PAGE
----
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Have Gun – Will Travel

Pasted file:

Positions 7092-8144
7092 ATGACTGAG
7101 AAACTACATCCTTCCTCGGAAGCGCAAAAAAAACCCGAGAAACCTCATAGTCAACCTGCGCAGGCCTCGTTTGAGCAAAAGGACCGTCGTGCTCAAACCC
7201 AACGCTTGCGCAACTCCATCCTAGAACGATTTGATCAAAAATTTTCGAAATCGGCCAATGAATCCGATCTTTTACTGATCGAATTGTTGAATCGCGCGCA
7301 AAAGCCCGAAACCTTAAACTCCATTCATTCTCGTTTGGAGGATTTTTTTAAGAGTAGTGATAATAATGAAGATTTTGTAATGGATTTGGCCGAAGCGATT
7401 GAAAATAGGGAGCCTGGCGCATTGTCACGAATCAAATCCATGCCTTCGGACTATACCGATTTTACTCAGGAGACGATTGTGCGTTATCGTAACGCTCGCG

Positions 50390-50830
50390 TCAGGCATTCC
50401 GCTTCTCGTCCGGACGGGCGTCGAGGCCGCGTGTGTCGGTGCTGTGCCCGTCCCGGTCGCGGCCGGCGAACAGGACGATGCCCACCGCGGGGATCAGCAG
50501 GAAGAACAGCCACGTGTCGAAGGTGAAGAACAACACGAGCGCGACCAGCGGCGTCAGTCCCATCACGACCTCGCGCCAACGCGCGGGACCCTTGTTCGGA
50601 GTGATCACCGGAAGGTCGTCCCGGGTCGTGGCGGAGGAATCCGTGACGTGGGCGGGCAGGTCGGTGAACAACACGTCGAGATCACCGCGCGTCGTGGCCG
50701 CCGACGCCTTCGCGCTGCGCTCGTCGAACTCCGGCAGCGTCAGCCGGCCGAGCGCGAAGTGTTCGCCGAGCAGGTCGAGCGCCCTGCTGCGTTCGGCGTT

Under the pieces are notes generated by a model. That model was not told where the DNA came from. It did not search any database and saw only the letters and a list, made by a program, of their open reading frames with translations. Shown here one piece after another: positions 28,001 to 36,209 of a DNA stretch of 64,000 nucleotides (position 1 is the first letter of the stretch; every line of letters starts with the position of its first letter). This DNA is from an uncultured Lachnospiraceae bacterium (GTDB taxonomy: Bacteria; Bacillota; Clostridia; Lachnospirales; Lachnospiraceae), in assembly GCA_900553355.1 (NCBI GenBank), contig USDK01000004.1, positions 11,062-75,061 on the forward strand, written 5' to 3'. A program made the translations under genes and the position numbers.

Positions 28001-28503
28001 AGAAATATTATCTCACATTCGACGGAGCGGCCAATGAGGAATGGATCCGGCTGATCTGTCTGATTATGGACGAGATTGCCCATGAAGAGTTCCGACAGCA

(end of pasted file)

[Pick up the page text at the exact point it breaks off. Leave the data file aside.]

Author: Dr. Franklyn Beckles, Jr.